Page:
Similarly, in the documentary Coming Home, Viko Nikci captures the life of Angel Cordero, a man incarcerated for thirteen years for a crime he did not commit and chooses to examine the man rather than the case by focusing on his struggles as he reconnects with the outside world and his estranged daughter. Nikci’s use of narrative filmmaking photography and Angel’s own genuine magnetism as well as a desire to open up to the camera eye made this film very popular and without a doubt the most touching film of this year’s Fleadh. Indeed Nikci’s film was justly rewarded at Galway, picking up the Best Irish Documentary prize at Sunday’s award ceremony.

One could even read a specific viewpoint on masculine stubbornness and how it threatened to end the world in the gripping documentary, Here Was Cuba by John Murray and Emer Reynolds. Muldowney’s beautifully bizarre Love Eternal, on the other hand, is about a necrophiliac – in fact it may well be the sweetest film that could possibly ever be made about necrophilia.

The horror genre was well represented with Rossella de Ventuo’s Irish Italian production House of Shadows, a film which carries many new ideas and a genuine dramatic depth – both things lacking in the vast majority of today’s horror films – as well as an absorbing performance by Fiona Glascott.

My greatest personal regret is that I didn’t get to see the best Irish feature prize by Academy Award nominee Steph Green Run & Jump, though the positive feedback it received will have me rushing to the cinema as soon as it hits the screens. I also regret missing films like Discoverdale and Hill Street. Yet, in the end it didn’t matter that much, as I felt highly rewarded for the time I dedicated to following this year’s festival and highly rewarded by the quality of the many premieres I attended. So, I think it’s fair to congratulate everyone involved on the organising team who was responsible for yet another exciting Fleadh. But maybe let’s get some air conditioning for the Town Hall Theatre for next year, yeah?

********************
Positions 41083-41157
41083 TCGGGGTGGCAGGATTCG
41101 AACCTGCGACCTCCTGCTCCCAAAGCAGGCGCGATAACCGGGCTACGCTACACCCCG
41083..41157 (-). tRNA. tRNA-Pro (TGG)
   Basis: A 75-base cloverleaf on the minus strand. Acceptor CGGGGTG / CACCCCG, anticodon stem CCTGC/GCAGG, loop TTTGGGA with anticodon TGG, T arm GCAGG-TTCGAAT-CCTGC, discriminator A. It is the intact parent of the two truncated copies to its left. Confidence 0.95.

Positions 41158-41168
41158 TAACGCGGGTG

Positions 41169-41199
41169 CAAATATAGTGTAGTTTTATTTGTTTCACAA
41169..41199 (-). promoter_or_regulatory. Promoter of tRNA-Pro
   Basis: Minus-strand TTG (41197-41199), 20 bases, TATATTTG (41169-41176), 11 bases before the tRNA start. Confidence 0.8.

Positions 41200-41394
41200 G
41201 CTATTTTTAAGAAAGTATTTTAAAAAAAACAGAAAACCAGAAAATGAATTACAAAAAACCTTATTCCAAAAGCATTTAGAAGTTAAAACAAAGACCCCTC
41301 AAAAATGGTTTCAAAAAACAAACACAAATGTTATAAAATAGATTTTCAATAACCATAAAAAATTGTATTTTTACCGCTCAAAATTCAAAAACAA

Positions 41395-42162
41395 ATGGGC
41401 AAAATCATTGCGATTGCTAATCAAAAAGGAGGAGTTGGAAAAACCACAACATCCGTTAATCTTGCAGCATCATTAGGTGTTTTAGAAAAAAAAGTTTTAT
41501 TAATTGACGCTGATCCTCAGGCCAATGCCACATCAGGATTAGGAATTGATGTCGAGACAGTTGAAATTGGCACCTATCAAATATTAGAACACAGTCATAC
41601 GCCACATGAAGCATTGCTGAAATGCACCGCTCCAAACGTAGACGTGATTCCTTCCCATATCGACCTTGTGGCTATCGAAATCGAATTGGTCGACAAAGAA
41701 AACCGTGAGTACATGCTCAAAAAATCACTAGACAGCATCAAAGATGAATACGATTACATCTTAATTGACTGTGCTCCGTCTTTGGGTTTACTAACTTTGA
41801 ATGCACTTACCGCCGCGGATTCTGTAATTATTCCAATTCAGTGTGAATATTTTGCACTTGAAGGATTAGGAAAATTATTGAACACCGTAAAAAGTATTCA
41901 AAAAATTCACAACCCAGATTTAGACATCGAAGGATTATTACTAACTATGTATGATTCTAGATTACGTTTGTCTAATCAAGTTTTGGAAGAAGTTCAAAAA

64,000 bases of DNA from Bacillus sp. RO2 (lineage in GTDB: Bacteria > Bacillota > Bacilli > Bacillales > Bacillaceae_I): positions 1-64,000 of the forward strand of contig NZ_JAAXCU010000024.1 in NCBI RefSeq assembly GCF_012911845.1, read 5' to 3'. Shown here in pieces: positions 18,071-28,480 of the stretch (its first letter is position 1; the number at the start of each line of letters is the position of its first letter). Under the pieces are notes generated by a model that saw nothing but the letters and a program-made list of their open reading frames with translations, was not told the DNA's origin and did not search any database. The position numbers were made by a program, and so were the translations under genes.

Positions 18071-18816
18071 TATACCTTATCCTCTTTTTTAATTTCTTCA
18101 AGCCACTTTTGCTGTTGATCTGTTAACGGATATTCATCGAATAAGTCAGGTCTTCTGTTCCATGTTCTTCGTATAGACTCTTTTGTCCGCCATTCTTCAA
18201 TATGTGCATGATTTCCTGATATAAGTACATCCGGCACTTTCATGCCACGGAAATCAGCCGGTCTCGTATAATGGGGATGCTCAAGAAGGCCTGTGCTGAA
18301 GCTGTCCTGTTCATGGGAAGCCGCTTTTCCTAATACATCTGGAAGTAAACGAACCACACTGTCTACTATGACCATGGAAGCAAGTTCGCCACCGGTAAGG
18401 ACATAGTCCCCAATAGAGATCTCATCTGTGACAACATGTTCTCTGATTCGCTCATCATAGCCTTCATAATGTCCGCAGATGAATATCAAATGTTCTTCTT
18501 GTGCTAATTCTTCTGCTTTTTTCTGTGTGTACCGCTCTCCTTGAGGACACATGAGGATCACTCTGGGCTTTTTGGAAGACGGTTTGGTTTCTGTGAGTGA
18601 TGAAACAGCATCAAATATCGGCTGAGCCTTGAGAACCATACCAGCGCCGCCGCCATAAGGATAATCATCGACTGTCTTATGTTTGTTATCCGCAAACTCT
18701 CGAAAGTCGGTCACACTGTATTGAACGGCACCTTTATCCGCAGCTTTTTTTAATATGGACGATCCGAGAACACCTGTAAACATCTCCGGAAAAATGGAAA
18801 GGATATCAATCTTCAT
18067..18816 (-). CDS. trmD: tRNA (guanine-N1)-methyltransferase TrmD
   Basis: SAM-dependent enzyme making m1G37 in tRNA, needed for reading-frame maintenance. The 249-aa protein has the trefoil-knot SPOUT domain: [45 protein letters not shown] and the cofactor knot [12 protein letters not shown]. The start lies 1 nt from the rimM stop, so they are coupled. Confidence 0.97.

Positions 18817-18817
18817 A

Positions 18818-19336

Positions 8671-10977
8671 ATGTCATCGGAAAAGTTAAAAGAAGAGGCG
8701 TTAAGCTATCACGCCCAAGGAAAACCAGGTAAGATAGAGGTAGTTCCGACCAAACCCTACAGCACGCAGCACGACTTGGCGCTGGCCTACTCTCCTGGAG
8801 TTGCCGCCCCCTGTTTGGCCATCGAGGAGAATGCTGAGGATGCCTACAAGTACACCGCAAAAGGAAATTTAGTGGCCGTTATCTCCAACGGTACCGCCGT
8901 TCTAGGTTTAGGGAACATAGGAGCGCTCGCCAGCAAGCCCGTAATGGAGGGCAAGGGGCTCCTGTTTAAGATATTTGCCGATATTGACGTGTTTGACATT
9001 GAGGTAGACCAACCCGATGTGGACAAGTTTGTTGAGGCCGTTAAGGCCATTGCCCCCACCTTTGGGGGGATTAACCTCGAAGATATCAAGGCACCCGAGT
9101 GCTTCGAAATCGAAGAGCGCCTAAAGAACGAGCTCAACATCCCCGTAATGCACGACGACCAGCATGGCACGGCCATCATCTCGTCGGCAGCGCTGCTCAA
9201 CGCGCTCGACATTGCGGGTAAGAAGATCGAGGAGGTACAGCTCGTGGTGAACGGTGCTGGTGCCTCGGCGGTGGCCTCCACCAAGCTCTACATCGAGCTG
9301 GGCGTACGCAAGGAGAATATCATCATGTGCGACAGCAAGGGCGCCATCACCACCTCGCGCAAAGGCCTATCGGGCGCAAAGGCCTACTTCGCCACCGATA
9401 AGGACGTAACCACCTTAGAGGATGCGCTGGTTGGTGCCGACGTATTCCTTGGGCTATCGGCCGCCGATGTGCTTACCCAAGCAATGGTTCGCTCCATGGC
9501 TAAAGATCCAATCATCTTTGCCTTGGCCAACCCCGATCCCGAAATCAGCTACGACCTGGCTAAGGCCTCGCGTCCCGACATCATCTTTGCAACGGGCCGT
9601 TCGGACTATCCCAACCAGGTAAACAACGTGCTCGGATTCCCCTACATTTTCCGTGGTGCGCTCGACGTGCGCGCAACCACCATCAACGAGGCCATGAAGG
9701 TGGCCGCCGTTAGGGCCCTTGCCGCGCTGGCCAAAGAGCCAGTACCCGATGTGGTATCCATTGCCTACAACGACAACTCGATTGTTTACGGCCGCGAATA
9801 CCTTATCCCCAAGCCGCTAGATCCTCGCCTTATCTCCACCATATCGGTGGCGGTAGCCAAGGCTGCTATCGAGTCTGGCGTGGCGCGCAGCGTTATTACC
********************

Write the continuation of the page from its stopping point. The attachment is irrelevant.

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Galway Film Fleadh: ‘Tasting Menu’ review

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Matt Micucci samples the delights of the Galway Film Fleadh’s opening film, Tasting Menu, starring Fionnula Flanagan, who was in attendence at a lively post-screening Q&A session.

The 25th Galway Film Fleadh could not have kicked off in a more delightful and delicious way. Tasting Menu, co-written and directed by Roger Gual, is a great feel-good comedy which charmed the audience with its story of lives crossing on the closing night of a Catalonian restaurant regarded as the best restaurant in the world. The director and star of the film Fionnula Flanagan were in attendance and talked a little about the film.

“It was the happiest shoot I was ever on,” said Flanagan, whose radiant performance as an endearingly eccentric wealthy countess who brings her dead husband’s urn to the restaurant is a real treat. “It was like being away with the gypsies – you know, the ones that play tambourines and tell fortunes.” Watching the film, it is plain to see that the cast had fun playing their roles on screen as they were allowed more freedom to portray their characters thanks to the director’s theatrical approach which recalls the works of Robert Altman. “I like to let the scenes play out” he said, “which is why I treat each scene individually. That way, the set feels a lot like a theatre stage. I trust the actors’ creations, and in the editing room I am aware of their performances when I choose what to use and what not to use in the final work.”